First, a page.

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Houston's Gone Gaaga for Haaga

A former king of the Texas metal world unites Houston's warring rock tribes and wins a passel of Music Awards

Best Jam/Improvisational Rock Band
Moses Guest

Previous winners in the Best Rock/Pop category, Moses Guest is occasionally described as Houston's own version of the Grateful Dead, but that's a lazy and essentially meaningless comparison. Graham Guest's band is known for innovative musical transitions and brain-teaser psychedelic noodlings, but the trump card is the Southern rock touch that takes the Guest sound into some of those twisting Allman Brothers alleys where the Dead were unlikely to tread. Despite their jam band reputation, the band put out a tightly meshed studio album, Guest Motel, in '04 that highlighted musical skill over showmanship and proved they could tighten it up and trim it down when necessary. -- WMS

Best Female Vocalist
Lisa Novak

Novak is another perennial club fave getting some just recognition after years in the trenches of obscurity. Despite her day job, she's maintained a long-standing Friday-night showcase at the Harp where her style -- soft alt-country mixed with savvy pop and jangly folk -- is a perfect fit. She augments this regular gig with shows at such diverse venues as Rudz, the Continental and most recently the Armadillo Palace. Novak -- a winner last year with sometimes singing partner Melinda Mones in the Folk/Acoustic category -- has as her specialty slightly jaded, I-see-through-you, almost-love songs. Her sophisticated writing has finally begun to get some attention from the ladies of Nashville. Novak always avoids the saccharin, and she's working on a new set of songs for an album to follow up her 2004 release, Tougher Skin. -- WMS

Best Zydeco
Zydeco Dots

Do you think places like St. Louis or Cincinnati or Minneapolis have a Best Zydeco category? Hell, no. All the more reason to thank your lucky stars that the Dots call Houston home. Over the past 18 years, these guys have become an institution, a movable feast, an instant party, the ultimate good-time band. One of the hardest-working groups around, the Dots usually leave a trail of sweaty dancers slumped in chairs when they wind down one of their marathon boogaloos. This gumbo recipe never fails, which is why the Dots are perennial winners -- champs every year but one -- in this category. 'Nuff said. -- WMS

Best C&W
Sean Reefer and the Resin Valley Boys

The name alone is enough to get you arrested, but the Reefers take country several tokes over the line with their amped-up Hank Sr.-meets-the-Ramones treatments. They call their country-on-steroids brand of music THC -- Texas Hill Country -- and they not only talk the talk, they walk the walk when the lights go down. Steel guitarist Dan Johnson recalls Lloyd Maines's early putting-the-psychedelic-back-in-country work with the Joe Ely Band, and vocalist Sean Raiford -- a former bandmate of John Evans, the guy they unseated in this category -- puts the authentic country keen in the Reefer sound. Like all the best H-town country outfits, the Resiners have no compunction about swerving over the yellow into rock or red-lining the tachometer into punk territory, which makes these first-time winners crowd faves at clubs as diverse as the Continental, Fitzgerald's and Last Concert Cafe. Now, when does the rest of the country catch on? -- WMS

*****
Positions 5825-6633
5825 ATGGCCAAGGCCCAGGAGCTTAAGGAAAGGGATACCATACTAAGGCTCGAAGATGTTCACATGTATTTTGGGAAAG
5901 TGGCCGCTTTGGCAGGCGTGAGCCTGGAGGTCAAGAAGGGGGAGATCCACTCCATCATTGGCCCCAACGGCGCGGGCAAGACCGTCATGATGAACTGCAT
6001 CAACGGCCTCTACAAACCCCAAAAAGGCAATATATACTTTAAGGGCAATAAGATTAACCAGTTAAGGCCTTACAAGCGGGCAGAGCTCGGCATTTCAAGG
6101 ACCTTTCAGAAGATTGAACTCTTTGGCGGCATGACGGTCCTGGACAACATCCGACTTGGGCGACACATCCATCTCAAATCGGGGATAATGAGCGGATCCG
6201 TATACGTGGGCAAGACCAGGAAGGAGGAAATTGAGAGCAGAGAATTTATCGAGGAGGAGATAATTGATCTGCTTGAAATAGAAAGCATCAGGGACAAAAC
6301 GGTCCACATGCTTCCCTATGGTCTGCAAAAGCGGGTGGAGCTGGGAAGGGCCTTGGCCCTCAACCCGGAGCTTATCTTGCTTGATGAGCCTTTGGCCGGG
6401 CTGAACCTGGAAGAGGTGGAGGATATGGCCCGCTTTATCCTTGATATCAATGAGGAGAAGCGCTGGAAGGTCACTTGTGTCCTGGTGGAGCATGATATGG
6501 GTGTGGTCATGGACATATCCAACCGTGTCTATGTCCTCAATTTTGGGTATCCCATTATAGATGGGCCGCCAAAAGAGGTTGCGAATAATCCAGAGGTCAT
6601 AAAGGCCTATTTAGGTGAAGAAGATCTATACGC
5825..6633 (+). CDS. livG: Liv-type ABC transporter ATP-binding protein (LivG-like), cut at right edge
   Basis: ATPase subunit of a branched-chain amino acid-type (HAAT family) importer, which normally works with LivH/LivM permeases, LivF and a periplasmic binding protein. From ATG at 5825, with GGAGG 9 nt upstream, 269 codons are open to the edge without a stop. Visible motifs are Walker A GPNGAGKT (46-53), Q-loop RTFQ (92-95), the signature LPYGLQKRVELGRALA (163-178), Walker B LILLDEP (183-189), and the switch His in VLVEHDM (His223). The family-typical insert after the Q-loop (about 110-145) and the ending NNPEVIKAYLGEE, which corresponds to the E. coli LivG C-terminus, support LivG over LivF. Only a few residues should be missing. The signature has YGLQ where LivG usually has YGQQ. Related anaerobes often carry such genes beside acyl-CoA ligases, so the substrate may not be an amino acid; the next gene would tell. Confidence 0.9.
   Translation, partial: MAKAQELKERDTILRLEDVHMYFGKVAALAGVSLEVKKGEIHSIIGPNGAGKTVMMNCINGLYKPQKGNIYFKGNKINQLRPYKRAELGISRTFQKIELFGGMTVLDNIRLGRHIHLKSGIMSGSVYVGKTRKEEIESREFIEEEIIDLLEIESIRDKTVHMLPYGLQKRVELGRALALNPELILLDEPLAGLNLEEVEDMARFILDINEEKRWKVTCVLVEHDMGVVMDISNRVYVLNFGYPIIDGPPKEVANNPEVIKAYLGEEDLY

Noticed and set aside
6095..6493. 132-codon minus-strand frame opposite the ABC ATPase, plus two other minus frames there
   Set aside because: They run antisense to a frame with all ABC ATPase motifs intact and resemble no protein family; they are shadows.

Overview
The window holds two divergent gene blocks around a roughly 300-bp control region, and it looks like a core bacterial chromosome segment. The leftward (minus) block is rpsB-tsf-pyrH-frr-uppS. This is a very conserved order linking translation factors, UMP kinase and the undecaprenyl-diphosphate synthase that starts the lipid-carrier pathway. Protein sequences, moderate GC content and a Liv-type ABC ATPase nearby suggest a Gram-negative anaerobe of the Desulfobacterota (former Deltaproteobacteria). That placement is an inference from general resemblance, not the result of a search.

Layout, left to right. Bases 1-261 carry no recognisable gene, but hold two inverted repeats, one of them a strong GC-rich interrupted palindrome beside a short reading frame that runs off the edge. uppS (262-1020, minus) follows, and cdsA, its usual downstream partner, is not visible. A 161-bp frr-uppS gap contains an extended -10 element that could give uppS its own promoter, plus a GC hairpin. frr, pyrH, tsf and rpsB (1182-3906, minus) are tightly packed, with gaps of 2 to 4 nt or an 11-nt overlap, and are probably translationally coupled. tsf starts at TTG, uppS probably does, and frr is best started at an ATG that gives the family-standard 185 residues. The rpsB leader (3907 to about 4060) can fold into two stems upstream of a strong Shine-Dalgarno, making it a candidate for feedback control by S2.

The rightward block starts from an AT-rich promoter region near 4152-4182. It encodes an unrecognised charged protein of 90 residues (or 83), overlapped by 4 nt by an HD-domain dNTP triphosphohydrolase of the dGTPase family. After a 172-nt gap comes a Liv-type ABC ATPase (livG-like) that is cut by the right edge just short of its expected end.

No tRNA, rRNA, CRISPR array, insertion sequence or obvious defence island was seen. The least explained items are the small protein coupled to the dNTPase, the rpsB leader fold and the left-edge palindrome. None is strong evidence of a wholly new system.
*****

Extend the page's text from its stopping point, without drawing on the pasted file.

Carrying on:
Best Indie Rock
Bring Back the Guns

It's not the first time the boys in BBTG (formerly Groceries) have had Best Indie honors hoisted upon them by Space City's adoring public, and it's for good reason. The quartet weaves infectious, spastic and complex confections that are a sweet ear treat. In fact, the band has nearly outgrown traditional applications of the term "indie" (unkempt and barely crafted slacker tunes à la Pavement) with the many tempo changes, time signature freak-outs and red-faced blowouts that dot their tight-as-a-Simon Cowell-tee live set. -- Brian McManus

Best Screamo/Hardcore
The Last Place You Look

"Surprised" was guitarist Richard Sherwood's reaction to his band's win. Asked who he thought might take the trophy, he humbly replied, "All the others. We thought everyone [in our category] was more popular than us." The five of them will keep their hard-earned statue in their rehearsal space at Francisco Studios, perhaps as a reminder of just how far they've come in only two short years. The band will forgo its usual winter tour to record in October. Soon after, they will begin shopping their product to majors and larger indies like Victory Records. -- BM

Best DJ
DJ Sun

DJ Sun continues to dominate with his soular grooves and house beats. One of the most recognized names of deckdom, Sun can be seen all around the city behind the ones and twos, from sleek, upscale lounges (Social) to the relaxed vibes of the coffeehouse (Onion Creek). And it seems that whether you're fully caffeinated or sleepy with hops, DJ Sun can still manage to find the tracks to fit your mood. That's why he's so good and why, again, he has another Houston Pressfeather in his cap. -- BM

Houston's Finest Venues

With the exception of Azteca's upset win over Elvia's, Houstonians tend to vote for the same venues year in and year out. And most of them won again this year. Followers of this event will already know these winners by heart. But for those of you who are new in town, here's the list:

Best Folk Venue: McGonigel's Mucky Duck

Best Latin Venue: Azteca's Bar and Grill

Best Concert Venue: Verizon Wireless Theater

Best C&W Venue: Blanco's

Best Blues/R&B Venue: The Big Easy Social and Pleasure Club

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